Aaron Swartz: the boy who opened a crack in the ice

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This post is also available in: Català (Catalan) Español (Spanish)

What do the Markdown language, RSS, Reddit or the world’s largest catalog of books, Open Library, have in common?

In 2012 several organizations linked to the digital rights movements in the US turned to social networks to fight against the Stop Online Piracy Act (SOPA). This bill sought to expand the powers of copyright with the excuse of fighting piracy; censoring internet access and violating freedom of expression. In the midst of this great show of strength in the fight for online freedom, one person stood out for his discourse: Aaron Swartz.

Aaron Swartz had made the headlines a few months earlier for being accused of downloading, and allegedly publishing, a large number of privately accessible academic papers from the JSTOR platform, managed by the MIT.

But who was Aaron?

“Matt Haughey and Aaron Swartz at CC Launch – December 2002” by benadida is licensed under CC BY 2.0.

Aaron was born near Chicago in 1986 and from a very young age showed great learning skills, mostly focused on reading and computer programming. He grew up with the creation of the Internet as we know it today, and this relationship would keep him bound to it all his life.

At the age of 15 he collaborated in the definition of the RSS protocol, the language used by web pages to share updates with applications, such as new episodes in a podcast player or news syndicated by an aggregator like Mozilla Thunderbird.

At 18 he collaborated in the creation of the Markdown language, a syntax widely used in the world of code documentation that makes it easy to write and publish later in HTML formats, adopted by platforms such as GitHub, GitLab and other scientific documentation environments.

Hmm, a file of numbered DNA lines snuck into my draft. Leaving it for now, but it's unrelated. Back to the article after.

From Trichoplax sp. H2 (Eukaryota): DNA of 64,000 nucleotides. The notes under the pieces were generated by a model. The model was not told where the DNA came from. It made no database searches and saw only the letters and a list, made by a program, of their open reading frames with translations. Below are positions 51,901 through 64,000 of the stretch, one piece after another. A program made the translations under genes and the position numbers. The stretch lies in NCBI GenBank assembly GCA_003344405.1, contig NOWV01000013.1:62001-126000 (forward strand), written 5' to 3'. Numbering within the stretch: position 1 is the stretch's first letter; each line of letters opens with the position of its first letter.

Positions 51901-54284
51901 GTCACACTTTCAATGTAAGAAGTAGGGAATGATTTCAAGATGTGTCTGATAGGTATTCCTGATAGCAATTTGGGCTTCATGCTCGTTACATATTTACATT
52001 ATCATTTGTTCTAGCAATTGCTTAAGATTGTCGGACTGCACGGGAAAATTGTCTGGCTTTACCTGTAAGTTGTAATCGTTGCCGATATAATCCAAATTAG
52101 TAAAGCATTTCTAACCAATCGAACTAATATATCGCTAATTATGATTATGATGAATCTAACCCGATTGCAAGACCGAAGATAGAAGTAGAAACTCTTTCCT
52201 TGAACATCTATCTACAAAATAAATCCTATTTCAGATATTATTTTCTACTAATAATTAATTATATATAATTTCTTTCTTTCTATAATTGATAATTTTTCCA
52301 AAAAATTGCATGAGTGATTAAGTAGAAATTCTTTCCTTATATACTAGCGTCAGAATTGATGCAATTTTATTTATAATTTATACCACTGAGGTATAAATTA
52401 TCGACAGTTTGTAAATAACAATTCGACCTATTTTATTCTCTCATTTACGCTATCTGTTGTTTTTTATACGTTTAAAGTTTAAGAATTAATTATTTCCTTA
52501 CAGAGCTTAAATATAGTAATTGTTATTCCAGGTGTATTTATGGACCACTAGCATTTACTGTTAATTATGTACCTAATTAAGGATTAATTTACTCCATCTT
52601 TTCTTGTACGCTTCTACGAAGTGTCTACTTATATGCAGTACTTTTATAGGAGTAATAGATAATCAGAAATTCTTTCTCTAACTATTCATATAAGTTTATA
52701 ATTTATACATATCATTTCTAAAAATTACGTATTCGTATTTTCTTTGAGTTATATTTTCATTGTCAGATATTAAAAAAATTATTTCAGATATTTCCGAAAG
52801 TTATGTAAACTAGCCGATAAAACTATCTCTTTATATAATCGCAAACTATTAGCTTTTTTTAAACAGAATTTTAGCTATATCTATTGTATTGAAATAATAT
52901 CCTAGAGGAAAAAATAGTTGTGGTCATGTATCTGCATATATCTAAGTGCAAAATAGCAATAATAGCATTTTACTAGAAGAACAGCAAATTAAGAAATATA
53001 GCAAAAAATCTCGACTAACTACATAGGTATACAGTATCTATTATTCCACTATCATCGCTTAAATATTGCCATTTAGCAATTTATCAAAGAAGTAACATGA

At the age of 19 he created the Reddit platform, a collaborative community portal that allowed, and still does now, sharing knowledge, doubts, proposals… and that popularized the use of voting on the answers to make them more or less visible within the community. Portals like Meneame, better known in Spain, adopted this policy to build a community news space.

During those years, Aaron discovered that the Internet he dreamed of, a tool for the democratization of knowledge, free and open, was increasingly privatized, and it was up to its users to fight to take care of it.

At that time he met Lawrence Lessig, with whom he collaborated in the creation of Creative Commons, the organization that manages and defines a more open licensing model for sharing culture. And under the shelter of the Guerilla Open Access collective, he began to claim and act against injustices in the net.

“RIP Aaron Swartz” by WarmSleepy is licensed under CC BY 2.0.

This is how he is presented to us in 2012, accused of fraud, with a possible sentence in which he would have to face 35 years in prison, followed by three more years of probation. And Aaron, until the very last moment, denied all the accusations.

Under this situation of public pressure and several failed plea deals to close the case, Aaron died in his apartment on January 11, 2013, aged 23, by hanging.

Aaron’s struggle is not the only one and his conviction reinforced a new type of activism called hacktivism. His death was caused by a judicial system that works hand in hand with the copyright business and an academic system that generates profit by keeping knowledge under lock and key.

What would Aaron think of our current Internet ? It is up to us to make this change.

As he said in the Guerrilla Open Access manifesto: “There is no justice in following unfair laws”.

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Featured photo: “Aaron Swartz” by Maria Jesus V is licensed under CC BY 2.0.